Titus: After we worked with Iowa State University on developing the first turf sprayer, we took the idea and spread it across the country and targeted golf customers, especially on the east coast, who wanted to take the dive into machine control for the first time. 

That led us to utilize AutoTrac, individual nozzle control and boom height control on those systems and a few years later we expanded to allow for share mapping for any customer that wanted multiple sprayers on their operation.

It was a great revenue stream for us and now we can house the information in Operations Center a then create reports to show what was sprayed and how it was sprayed throughout the growing season. 

Today we are offering retrofit kits starting at $30,000, and Deere came out with its own version of the Advanced Turf Sprayer.

Another opportunity we have capitalized on is our crop insurance business.

With so much of our revenue coming through equipment sales, we realized that protecting grain from a row-crop operation is a natural extension. 

We had members of the IS team get licensed as crop insurance agents and operate that entity under the Van Wall Risk Protection umbrella. Right away we saw a strong correlation in planting and harvest data being the same information needed for acreage and production reports for crop insurance. 

Check Out the 2021 MVD Video Series Online!

Visit watch exclusive interviews with members of the Van Wall Equipment precision team. Filmed at the dealership’s locations in Iowa, these videos capture the innovative strategies and proven practices utilized by the 2021 Most Valuable Dealership. The 2021 MVD video series is sponsored by Reichhardt Electronic Innovations. 

In our initial year of selling crop insurance, the government changed the rule in order for precision record keeping to be used solely for crop record reporting. So with our background in precision farming, it gave us a leg up on the competition that really drove customer sales.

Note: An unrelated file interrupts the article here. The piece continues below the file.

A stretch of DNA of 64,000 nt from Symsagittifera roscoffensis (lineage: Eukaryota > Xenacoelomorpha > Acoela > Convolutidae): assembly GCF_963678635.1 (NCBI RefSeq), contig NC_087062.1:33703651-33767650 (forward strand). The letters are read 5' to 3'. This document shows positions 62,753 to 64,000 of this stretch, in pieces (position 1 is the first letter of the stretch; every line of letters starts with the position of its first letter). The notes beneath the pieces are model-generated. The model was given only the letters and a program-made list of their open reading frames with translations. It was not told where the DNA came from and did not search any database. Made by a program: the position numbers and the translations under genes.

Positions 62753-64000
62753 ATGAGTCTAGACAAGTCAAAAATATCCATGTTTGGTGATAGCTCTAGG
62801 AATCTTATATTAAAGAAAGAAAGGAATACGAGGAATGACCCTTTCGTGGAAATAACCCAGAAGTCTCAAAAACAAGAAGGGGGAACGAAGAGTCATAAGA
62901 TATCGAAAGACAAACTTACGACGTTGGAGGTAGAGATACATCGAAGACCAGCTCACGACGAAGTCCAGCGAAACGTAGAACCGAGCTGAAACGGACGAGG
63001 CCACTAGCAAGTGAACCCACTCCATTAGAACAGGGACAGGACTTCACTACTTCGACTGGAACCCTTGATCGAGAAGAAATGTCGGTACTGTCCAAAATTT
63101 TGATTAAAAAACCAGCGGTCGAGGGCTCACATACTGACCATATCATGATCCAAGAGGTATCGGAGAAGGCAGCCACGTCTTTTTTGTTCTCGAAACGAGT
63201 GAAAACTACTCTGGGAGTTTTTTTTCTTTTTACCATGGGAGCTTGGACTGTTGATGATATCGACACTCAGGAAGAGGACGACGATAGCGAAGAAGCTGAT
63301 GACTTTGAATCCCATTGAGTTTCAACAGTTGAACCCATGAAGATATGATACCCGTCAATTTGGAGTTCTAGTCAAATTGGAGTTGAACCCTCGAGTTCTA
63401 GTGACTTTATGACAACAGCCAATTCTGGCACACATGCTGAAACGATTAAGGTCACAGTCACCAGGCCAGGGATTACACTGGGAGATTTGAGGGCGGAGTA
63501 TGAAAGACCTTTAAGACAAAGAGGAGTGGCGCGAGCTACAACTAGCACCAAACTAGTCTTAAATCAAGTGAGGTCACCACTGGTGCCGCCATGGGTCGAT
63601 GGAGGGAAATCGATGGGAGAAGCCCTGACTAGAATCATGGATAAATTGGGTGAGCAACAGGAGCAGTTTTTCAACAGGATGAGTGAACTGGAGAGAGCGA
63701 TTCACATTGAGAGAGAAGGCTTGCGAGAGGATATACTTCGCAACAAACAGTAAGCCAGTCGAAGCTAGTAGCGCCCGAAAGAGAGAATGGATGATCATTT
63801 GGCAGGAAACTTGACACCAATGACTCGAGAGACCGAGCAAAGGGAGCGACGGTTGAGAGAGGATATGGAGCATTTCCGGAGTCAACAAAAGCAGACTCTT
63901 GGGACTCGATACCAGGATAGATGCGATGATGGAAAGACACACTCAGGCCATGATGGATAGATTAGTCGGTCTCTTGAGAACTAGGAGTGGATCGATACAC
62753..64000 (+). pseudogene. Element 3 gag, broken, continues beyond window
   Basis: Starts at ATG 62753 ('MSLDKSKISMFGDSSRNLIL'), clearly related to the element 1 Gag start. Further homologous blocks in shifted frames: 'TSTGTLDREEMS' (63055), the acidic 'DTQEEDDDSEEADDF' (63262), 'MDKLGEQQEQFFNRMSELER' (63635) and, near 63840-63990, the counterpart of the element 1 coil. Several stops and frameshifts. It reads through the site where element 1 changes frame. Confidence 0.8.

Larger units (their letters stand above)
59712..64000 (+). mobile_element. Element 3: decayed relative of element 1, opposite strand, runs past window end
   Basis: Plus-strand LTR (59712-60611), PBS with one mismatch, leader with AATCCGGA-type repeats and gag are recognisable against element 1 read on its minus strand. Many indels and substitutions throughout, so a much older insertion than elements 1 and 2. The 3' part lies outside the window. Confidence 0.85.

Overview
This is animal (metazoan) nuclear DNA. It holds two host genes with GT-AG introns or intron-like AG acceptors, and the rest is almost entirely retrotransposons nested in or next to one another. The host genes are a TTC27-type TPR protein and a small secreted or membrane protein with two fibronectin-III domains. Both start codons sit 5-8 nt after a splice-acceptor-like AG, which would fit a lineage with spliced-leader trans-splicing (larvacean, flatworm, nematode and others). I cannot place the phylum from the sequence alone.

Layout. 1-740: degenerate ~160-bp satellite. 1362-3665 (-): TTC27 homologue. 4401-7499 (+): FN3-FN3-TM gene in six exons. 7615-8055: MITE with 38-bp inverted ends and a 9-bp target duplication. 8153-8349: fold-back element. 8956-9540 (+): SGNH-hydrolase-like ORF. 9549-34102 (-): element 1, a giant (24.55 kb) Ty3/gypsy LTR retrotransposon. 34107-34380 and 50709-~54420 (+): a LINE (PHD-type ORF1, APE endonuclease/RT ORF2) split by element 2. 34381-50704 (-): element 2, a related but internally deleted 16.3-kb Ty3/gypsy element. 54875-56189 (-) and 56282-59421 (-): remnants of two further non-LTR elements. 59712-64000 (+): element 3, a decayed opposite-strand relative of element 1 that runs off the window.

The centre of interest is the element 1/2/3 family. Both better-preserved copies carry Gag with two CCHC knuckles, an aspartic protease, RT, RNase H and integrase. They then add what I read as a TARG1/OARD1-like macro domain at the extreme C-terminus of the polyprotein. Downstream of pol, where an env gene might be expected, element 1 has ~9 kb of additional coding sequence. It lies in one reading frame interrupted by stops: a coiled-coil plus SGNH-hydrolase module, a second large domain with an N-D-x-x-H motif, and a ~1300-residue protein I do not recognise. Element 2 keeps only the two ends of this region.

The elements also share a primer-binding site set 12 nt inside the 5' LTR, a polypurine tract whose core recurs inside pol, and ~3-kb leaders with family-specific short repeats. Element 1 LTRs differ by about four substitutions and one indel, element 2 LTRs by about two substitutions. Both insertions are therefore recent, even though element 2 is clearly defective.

We were able to build trust with the customers to start collecting planting acreage to be more accurate as well as had the opportunity to have more accurate production records. The claims process was also sped up considerably because we can reduce what was normally a traditional claim time turnaround of a day and shrink it down to around 10 minutes.

The data that is used by the precision technology has eliminated a lot of headaches within the business. It is now no longer needed to do manual data entry, and it’ll also eliminate a lot of the human error. 

And it’s also one way to allow the customer to utilize their investment in precision ag technology and to spread it out across the year. 

PFD: Thinking 5 years down the road for each of you, what is the one primary change you see as critical to growing the precision department? 

Titus: I really think as time progresses, were not going to be bolting on equipment. We’re going to turn into optimizers. We’re going to have to understand equipment from the top down and understand how each piece works, like the planter for instance.

Obviously it’s seed spacing singulation, depth control, but we’re going to have to really understand just the technology, but the whole entire system and how to optimize it. It comes back to that margin per acre responsibility we have to our customers.

Lander: It’s the data. It’s not going to be something on the equipment. As far as diagnosing the equipment, we’re going to be turning that more over to the shop. Data in general is where our focus is going to go and things like making sure we have as many trips across the field documented as we can.

We could be missing that tillage pass and that could explain a lot of what happened that year as far as yield goes, so I see us needing to be more hands-on with the data.

Meldrum: It’s going to be telematics, and especially as it pertains to machine health and machine service where we have expert alerts, which allow us to use machine information and health to predict with relative certainty, when a failure occur and address it early.

It’s also off-boarding the data, like Chris says. Let’s get it somewhere and get it somewhere in a hurry so we can make fast decisions. Remote service will be increasingly important and optimizing them from a distance. 

I see the parts department being able to utilize telematics in some way, shape or form. The service department is obviously the next one that’s really going to benefit from it. The IS team is already heading down that road.